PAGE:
The Enid News and Eagle, Enid, OK

July 24, 2013

Just misses: Some storm damage in Alva; Tulsa is battered by high winds, flooding rains

Staff and wire reports
Enid News and Eagle

— The storms that raced through Oklahoma Tuesday night and through the next morning caused little damage in the western part of the state.

Other areas, like Tulsa, were battered with high winds and flooding rain.

Alva was the nearest town with high wind gusts, and also had some damage. A spokeswoman at Northwestern Oklahoma State University said there were “a bunch” of branches that had fallen on campus, and Alva Fire Chief Kirk Trekell said he’d heard numerous reports of wind damage.

“There was quite a bit of tree damage around town,” he said. “I heard this morning that there was one building just east of Alva that had quite a bit of roof damage. I don’t think the structure blew apart. I think most of the roofing material just blew off it.”

Trekell also said the Alva and Dacoma fire departments were called out late Tuesday to an oil field tank battery fire caused by lightning.

According to meteorological readings through Oklahoma’s Mesonet system, the weather station at Alva reported a wind gust of 61 mph, with sustained winds of about 37 mph. However, the wind didn’t last long.

“It just blew really hard for a few minutes, then let up,” Trekell said. “I could see the signature on the radar that indicated that we were going to get a lot of wind. It was a bow echo from a thunderstorm collapsing. It sure came through with some authority.”

The storm caused power outages across Oklahoma. In Woods County, some 1,700 people were without power during the brunt of the storm, according to utility provider OG&E Electric Services. As of Wednesday afternoon, there were no reported outages in northwestern Oklahoma.

As the storm blew eastward, it weakened. According to the Lahoma Mesonet station, just west of Enid, a wind gust only reached 41 mph.

Associate State Climatologist Gary McManus said these likely were straight-line winds.

“No tornadoes have been reported that I am aware of,” he said in an email.

Mike Honigsberg, certified director of Garfield County Emergency Management, said there appeared to be no damage in the county.

“Nobody’s reported any to me. I know we had some power outages, just a few here and there, but to my knowledge everything seems OK now,” he said. “We really didn’t catch the main brunt of the storms that came through. It was a little more west of us and a little bit east of us.”

The community of Pond Creek was one of those without power Wednesday morning. Richard Donaldson, with the Grant County emergency management office, said OG&E had been working to bring it back online.

“We are very, very lucky. So far, we’ve been doing pretty good,” he said.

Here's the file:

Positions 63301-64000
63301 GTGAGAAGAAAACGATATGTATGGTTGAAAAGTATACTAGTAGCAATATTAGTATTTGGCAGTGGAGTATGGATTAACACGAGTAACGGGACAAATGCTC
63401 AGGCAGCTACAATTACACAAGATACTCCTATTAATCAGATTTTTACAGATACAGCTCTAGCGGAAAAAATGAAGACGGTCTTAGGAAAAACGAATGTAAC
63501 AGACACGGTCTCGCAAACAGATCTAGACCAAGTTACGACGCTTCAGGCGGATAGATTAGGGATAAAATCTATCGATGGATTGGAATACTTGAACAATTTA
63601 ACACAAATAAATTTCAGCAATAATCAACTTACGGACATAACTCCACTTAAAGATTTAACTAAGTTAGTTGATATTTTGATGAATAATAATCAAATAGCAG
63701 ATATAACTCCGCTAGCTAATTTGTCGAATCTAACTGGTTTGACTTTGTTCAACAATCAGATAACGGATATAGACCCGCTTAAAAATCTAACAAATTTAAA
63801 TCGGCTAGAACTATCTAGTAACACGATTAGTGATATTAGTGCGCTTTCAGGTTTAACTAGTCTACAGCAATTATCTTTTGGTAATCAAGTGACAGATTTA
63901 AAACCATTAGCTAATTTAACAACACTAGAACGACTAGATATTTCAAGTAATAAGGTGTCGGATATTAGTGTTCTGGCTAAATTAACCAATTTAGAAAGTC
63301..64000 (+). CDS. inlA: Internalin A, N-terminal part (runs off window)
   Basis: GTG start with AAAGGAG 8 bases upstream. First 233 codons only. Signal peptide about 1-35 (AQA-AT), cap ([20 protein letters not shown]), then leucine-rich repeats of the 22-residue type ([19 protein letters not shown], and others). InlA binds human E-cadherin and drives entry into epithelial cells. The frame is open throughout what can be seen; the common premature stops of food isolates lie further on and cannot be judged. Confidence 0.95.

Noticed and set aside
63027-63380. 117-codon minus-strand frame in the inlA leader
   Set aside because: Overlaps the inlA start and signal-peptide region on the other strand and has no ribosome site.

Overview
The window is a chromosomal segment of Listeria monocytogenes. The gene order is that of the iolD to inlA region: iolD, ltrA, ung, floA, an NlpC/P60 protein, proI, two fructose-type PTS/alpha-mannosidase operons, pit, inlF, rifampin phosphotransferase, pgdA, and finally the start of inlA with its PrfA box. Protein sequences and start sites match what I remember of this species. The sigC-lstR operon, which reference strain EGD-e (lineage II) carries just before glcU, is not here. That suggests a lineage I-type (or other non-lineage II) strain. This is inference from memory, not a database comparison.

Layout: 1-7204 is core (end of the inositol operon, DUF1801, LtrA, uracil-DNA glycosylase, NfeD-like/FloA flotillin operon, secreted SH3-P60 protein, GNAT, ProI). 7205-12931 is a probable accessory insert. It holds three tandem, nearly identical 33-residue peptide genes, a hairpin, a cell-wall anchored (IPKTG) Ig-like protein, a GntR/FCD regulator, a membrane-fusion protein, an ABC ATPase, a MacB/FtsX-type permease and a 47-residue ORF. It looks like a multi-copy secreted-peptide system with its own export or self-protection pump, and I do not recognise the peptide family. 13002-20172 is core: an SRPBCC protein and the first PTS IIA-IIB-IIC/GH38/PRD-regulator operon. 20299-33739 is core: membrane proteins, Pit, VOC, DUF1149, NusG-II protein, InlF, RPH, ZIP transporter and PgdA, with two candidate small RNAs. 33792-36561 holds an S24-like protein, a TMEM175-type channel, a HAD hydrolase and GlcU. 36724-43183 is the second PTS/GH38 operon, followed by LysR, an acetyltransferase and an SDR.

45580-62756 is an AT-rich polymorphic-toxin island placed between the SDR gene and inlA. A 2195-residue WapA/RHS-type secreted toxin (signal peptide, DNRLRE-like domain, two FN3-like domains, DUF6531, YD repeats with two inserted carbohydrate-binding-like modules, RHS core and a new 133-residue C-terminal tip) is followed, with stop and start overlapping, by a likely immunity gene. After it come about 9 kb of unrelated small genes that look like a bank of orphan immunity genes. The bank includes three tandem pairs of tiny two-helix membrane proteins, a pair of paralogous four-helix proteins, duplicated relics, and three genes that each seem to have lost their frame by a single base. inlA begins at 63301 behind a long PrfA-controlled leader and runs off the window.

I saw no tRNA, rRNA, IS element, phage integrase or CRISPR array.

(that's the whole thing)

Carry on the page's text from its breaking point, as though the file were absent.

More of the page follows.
A Kingfisher County official reported some limbs down south of Hennessey, and there appeared to be no damage in Major County, according to the emergency manager there.

The violent storm system packing up to 80 mph winds and lightning that churned through the Tulsa area early Wednesday was classified by meteorologists as a rare derecho because of the widespread wind damage it left throughout the city.

Meanwhile, nearly 70,000 homes and businesses in Tulsa County remained without electricity Wednesday afternoon — there were more than 100,000 at the storm’s peak — and utility officials said it could be several days until all power is restored.  

Authorities said one firefighter was injured while operating a chain saw to clean up debris, but the injuries weren’t life-threatening. No other injuries were reported.

National Weather Service meteorologist Karen Hatfield said derechos are a special type of damaging storm event that have consistent reports of wind damage or measured wind gusts of 58 mph or move for at least 250 miles.

Hatfield said forecasters at the weather service only informally discussed the possibility of the weather event, but did not use the term in forecasts.

Adding to the difficulty of classifying a possible derecho ahead of time, the classification typically comes after extensive field work to survey the wind damage, to estimate how widespread it was, she said.

The storm snapped power lines and decades-old trees, and left tens of thousands of homes and businesses without electricity.

A new batch of potentially violent thunderstorms could hit the same area. They are forecast to clip eastern Oklahoma late tonight and early Friday, according to the National Weather Service in Tulsa.

In Tulsa, the storms toppled trees, bent road signs and caused at least 10 house fires, the fire department reported. The city’s 911 call center was inundated with thousands of calls, causing a near-overload of the system. The supercell storms originated over Kansas and tracked southeast, holding together long enough to rake Tulsa.

Staff writer Dale Denwalt and The Associated Press contributed to this story.